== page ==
RTI Connext Core Libraries

The following issues affect backward compatibility in the Core Libraries starting in release 7.2.0. Issues in the Core Libraries may affect components that use these libraries, including Infrastructure Services and Tools. Transport Compatibility Communication with QNX applications in previous releases no longer possible when using shared-memory transport

In previous releases, if a QNX application using the shared-memory transport was ungracefully shut down, crashed, or otherwise had an abnormal termination while holding a POSIX semaphore used by the transport (for example, while sending data through the shared-memory transport), Connext applications launched after that point on the same domain may have waited forever for that semaphore to be released. Running QNX applications using the Connext shared-memory transport may have also led to thread priority inversion issues.

These problems have been fixed in 7.2.0. However, the fix makes communication with applications from a previous Connext version impossible when using the shared-memory transport. If you try to use shared memory with old applications, you will see the following error message(s):

incompatible shared memory protocol detected.
Current version 5.0 not compatible with x.y.


incompatible shared memory protocol detected.
Current version x.y not compatible with 5.0.

There is no way to be backwards-compatible. You will have to use other transports such as UDPv4. API Compatibility RTI Monitoring Library 2.0 builtin QoS profiles renamed

In 7.2.0, the RTI Observability Library was renamed “RTI Monitoring Library 2.0.” Because of this change, the builtin QoS profiles associated with Monitoring Library 2.0 were renamed, too:

  • BuiltinQosLib::Generic.Observability was renamed BuiltinQosLib::Generic.Monitoring2.

  • BuiltinQosSnippetLib::Feature.Observability.Enable was renamed BuiltinQosSnippetLib::Feature.Monitoring2.Enable.

If your application uses RTI Observability Framework and references any of the profiles above, update the names accordingly. Year 2038 support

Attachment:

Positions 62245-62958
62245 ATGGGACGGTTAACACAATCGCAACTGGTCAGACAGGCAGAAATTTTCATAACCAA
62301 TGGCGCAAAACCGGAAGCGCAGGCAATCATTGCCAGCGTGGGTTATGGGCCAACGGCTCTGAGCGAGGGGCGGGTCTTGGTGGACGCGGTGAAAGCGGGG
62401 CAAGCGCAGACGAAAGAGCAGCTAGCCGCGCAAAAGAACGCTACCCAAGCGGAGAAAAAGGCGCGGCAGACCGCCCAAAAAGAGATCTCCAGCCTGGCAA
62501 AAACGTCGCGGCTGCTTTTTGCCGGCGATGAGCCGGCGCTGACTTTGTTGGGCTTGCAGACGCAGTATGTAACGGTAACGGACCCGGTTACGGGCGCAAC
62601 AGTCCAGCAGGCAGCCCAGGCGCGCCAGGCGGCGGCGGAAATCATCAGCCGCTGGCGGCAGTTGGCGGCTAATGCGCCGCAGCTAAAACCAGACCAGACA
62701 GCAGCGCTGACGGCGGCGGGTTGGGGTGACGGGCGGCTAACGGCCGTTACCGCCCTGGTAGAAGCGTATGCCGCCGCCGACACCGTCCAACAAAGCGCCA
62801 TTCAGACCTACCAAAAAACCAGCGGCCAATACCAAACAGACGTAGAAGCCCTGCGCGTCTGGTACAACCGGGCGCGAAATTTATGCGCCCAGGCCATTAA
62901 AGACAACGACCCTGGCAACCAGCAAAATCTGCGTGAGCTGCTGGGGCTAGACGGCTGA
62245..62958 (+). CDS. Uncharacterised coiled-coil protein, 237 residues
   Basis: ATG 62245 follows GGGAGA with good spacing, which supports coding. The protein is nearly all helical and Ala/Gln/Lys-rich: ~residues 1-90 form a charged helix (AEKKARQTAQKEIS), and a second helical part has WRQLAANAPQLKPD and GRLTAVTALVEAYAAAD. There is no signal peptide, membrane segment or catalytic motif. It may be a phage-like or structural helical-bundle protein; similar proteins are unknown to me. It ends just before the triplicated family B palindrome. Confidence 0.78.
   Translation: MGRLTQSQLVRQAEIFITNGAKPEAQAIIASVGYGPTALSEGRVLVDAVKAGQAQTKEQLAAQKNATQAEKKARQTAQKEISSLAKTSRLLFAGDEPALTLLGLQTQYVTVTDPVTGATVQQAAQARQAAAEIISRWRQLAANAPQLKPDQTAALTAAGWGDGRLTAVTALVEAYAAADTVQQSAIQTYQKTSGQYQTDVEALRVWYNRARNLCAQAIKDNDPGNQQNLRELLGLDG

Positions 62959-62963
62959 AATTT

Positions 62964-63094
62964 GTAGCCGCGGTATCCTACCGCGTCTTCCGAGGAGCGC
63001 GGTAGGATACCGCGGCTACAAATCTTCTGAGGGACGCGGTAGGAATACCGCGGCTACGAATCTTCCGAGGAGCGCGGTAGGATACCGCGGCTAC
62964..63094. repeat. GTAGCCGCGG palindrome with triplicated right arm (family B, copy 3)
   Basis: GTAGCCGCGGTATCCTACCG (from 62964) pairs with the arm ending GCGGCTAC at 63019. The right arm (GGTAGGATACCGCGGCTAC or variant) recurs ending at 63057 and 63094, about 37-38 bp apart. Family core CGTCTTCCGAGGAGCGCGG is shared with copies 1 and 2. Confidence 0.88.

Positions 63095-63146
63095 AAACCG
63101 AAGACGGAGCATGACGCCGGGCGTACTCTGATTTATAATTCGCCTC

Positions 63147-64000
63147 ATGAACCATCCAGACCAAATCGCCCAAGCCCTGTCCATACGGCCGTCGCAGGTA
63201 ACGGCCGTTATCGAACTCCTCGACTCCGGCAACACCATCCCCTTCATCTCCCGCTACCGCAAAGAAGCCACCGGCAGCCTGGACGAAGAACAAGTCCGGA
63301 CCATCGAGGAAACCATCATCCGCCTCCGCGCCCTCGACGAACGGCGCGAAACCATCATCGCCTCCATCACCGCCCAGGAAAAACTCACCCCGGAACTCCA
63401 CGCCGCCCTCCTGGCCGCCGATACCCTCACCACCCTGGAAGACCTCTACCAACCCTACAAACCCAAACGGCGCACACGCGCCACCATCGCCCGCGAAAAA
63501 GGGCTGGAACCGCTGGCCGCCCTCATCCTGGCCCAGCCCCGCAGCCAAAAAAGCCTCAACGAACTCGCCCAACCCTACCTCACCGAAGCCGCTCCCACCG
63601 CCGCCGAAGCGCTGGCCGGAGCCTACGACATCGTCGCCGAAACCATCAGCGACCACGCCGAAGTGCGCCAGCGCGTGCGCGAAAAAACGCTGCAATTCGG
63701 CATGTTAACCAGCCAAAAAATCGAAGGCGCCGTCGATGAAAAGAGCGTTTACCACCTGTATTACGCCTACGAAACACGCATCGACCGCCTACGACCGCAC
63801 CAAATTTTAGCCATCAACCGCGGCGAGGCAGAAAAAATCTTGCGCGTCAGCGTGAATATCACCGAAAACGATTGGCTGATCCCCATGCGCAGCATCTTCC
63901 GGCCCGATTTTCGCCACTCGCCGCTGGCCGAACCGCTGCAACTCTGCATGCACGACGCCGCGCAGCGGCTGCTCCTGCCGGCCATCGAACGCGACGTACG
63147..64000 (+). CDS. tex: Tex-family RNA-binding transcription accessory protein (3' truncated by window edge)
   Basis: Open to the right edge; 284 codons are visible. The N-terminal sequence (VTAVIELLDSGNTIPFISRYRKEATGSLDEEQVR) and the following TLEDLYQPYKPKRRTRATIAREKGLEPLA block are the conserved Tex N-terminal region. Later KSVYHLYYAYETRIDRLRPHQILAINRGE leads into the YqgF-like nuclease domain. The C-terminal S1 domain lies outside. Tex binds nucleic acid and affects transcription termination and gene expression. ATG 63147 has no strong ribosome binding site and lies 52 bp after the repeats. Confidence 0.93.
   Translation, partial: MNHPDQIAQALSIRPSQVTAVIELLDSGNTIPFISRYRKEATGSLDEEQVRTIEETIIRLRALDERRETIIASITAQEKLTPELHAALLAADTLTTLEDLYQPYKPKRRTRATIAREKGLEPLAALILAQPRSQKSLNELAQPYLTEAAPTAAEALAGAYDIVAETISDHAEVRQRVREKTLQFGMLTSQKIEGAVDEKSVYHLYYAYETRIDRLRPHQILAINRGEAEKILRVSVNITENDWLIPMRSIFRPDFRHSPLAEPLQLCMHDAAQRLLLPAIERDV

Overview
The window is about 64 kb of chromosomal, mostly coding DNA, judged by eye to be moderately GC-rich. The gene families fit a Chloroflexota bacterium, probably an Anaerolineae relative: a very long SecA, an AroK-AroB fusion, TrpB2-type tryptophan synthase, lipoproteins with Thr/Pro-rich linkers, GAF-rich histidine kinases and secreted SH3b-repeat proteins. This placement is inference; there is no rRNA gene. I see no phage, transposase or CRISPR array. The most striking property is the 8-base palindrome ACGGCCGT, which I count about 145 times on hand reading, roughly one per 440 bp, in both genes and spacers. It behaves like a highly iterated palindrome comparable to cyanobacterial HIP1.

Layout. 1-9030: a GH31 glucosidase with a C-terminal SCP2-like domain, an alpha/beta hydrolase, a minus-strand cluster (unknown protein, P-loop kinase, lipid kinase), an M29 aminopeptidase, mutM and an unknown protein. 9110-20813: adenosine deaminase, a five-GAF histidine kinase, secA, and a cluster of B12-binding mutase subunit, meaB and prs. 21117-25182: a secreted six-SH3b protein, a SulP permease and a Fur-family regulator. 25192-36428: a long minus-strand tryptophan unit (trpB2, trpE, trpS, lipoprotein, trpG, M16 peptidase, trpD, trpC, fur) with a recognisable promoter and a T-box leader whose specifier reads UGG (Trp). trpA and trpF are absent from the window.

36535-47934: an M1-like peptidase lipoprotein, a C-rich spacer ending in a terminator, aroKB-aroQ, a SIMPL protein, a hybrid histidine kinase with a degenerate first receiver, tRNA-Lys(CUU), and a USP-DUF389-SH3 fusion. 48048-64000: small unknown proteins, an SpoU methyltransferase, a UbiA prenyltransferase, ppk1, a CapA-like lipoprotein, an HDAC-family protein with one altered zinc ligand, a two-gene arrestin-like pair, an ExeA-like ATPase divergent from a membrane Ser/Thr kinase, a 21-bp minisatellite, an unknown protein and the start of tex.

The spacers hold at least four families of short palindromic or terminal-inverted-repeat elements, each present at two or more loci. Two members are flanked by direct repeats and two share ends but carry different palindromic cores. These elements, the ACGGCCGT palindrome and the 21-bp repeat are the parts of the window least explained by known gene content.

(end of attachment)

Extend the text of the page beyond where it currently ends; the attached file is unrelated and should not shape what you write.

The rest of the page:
The type that is used to represent seconds in DDS_Time_t (C and C++ API), Time_t (Java API), and Time (Modern C++, C#, and Python API) has changed from a 32-bit integer to a 64-bit integer.

See Configuration Changes and RTI Tools for additional impacts related to year 2038 support. Constant rti::core::policy::ReceiverPool::LENGTH_AUTO has been replaced

In 7.2.0, the constant rti::core::policy::ReceiverPool::LENGTH_AUTO has been removed and replaced with rti::core::length_auto. If your application code utilized the constant rti::core::policy::ReceiverPool::LENGTH_AUTO, the compilation will fail. To resolve this issue, replace all instances of the removed constant (rti::core::policy::ReceiverPool::LENGTH_AUTO) with the new constant (rti::core::length_auto). instance_state_recovery_kind changed to instance_state_consistency_kind

RTI has changed the name of the instance_state_recovery_kind field in the RELIABILITY QoS policy to instance_state_consistency_kind, to more accurately reflect its benefit. The QoS field’s values have also changed. For example, in the C API, DDS_RECOVER_INSTANCE_STATE_RECOVERY became DDS_RECOVER_INSTANCE_STATE_CONSISTENCY, and DDS_NO_INSTANCE_STATE_RECOVERY became DDS_NO_RECOVER_INSTANCE_STATE_CONSISTENCY. Memory Consumption Increased availability of instance key values may result in higher memory usage

You can now always call get_key_value to determine which instance has transitioned when a sample with valid_data=FALSE is received, as long as the instance has been seen by the DataReader before.

Before this change, if the instance had previously been detached, then a call to get_key_value would have failed to retrieve the key value. In the context of instance state consistency, this meant that when a DataWriter of an instance regained liveliness after a network disconnection, and the instance transitioned back to ALIVE with invalid_data = TRUE, it was not possible to call get_key_value to identify the instance that was transitioning back to ALIVE. Now, the key value can be retrieved in this situation as long as keep_minimum_state_for_instances = TRUE in the DataReader’s DATA_READER_RESOURCE_LIMITS QoS policy.

This change results in generally higher memory usage, especially for systems with a lot of instances that may be detached. Configuration Changes Reduction in maximum number of Publishers and Subscribers per DomainParticipant

Starting with Connext 7.2.0, the maximum object ID for Publishers and Subscribers has been reduced from 0xFFFFFF to 0xFFFF. This reduction occurs because secure instance state entities (the builtin DataWriter and DataReader used by instance state consistency when security is enabled) must set the top byte of the object key to 0xFF. This change means that a DomainParticipant can now only contain 65535 Publishers/Subscribers (that is, you can have 65535 Publishers and 65535 Subscribers). Previously, this number was 16777215.